In addition to predicting the risk of OSA from processing data in the processing unit or server illustrated in
The identification of moderate or severe supine-positional OSA in a patient who will have a surgery that limits their ability to be positioned laterally should result in the recommendation for continuous pulse-oximetry monitoring. Alternatively, an extended hospital stay can be recommended if continuous monitoring is required but would unavailable after the patient is discharged.
All of the risk factors and risk predictions derived from the systems or methods described above can be included in a report to be placed in the patient's medical record and/or provided to the patient. Thus, physicians and hospital administrators can notify the patient, his/her family and the insurer, in advance, so all stake-holders are aware of the perioperative risks and associated complications and recommendations to reduce risk. Advanced disclosure using an evidence-based process can be used to reduce the hospital and surgeon's exposure to liability if complications do occur and/or mitigate poor outcome scores that hospitals may receive when they serve the sickest patients.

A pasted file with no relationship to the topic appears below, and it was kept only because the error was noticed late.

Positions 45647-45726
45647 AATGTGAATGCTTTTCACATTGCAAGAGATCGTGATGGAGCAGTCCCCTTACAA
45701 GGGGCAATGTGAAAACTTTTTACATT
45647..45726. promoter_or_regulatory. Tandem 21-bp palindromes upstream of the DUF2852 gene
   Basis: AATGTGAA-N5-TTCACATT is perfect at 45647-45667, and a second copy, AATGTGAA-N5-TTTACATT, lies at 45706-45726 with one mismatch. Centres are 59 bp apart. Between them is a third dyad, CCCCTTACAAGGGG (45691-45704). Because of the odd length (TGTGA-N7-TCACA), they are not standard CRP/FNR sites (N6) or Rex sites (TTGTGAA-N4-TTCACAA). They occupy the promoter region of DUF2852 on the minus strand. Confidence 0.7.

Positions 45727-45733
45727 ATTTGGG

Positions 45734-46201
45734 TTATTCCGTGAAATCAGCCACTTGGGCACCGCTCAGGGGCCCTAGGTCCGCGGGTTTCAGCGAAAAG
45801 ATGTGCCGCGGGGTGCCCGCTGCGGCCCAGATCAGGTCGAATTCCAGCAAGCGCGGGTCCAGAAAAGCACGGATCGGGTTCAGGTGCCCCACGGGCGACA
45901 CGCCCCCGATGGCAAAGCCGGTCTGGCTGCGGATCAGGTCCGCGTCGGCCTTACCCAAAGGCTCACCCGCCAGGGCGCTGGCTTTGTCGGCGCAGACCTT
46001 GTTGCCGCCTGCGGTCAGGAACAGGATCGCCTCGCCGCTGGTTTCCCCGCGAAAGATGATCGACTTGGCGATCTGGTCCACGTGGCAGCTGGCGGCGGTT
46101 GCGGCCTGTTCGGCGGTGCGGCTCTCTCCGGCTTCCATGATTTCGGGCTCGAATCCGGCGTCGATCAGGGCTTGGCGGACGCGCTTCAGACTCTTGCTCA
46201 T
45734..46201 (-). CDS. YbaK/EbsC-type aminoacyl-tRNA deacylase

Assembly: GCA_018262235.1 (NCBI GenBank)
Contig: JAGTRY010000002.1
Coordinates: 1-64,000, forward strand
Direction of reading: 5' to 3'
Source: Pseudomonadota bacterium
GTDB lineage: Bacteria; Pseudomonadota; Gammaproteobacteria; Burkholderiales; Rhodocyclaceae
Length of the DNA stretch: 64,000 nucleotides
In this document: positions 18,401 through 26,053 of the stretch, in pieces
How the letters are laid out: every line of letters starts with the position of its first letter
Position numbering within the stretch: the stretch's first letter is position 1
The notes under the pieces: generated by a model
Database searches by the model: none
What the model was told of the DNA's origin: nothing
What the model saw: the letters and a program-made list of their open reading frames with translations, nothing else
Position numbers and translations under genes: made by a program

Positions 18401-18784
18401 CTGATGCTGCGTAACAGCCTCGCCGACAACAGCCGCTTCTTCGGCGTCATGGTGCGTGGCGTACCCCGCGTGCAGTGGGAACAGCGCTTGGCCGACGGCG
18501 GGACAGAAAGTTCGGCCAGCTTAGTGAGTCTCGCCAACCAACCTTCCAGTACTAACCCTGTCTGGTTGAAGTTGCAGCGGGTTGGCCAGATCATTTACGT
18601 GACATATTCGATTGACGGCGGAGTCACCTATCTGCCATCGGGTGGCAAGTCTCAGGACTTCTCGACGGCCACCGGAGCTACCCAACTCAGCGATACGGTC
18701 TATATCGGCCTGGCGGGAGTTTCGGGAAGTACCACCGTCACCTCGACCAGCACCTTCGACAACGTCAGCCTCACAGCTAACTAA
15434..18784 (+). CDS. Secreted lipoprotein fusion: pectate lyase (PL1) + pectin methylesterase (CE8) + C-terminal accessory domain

The mere existence of a pre-operative evaluation system should be reassuring to the patient. The application of the system and interventions based on the information provided will provide evidence of care and interest by the surgical team in the patient's welfare during a time when patient may feel exceedingly vulnerable.